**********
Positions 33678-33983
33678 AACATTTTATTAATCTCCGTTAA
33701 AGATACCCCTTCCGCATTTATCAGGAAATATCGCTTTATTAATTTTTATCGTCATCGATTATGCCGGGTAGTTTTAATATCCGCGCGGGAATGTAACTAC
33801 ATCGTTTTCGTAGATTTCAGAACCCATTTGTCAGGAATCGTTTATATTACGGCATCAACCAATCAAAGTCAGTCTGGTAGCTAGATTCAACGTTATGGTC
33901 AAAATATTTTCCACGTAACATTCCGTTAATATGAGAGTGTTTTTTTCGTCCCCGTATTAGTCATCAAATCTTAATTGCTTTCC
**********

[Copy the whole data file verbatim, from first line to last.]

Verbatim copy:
Positions 33678-33983
33678 AACATTTTATTAATCTCCGTTAA
33701 AGATACCCCTTCCGCATTTATCAGGAAATATCGCTTTATTAATTTTTATCGTCATCGATTATGCCGGGTAGTTTTAATATCCGCGCGGGAATGTAACTAC
33801 ATCGTTTTCGTAGATTTCAGAACCCATTTGTCAGGAATCGTTTATATTACGGCATCAACCAATCAAAGTCAGTCTGGTAGCTAGATTCAACGTTATGGTC
33901 AAAATATTTTCCACGTAACATTCCGTTAATATGAGAGTGTTTTTTTCGTCCCCGTATTAGTCATCAAATCTTAATTGCTTTCC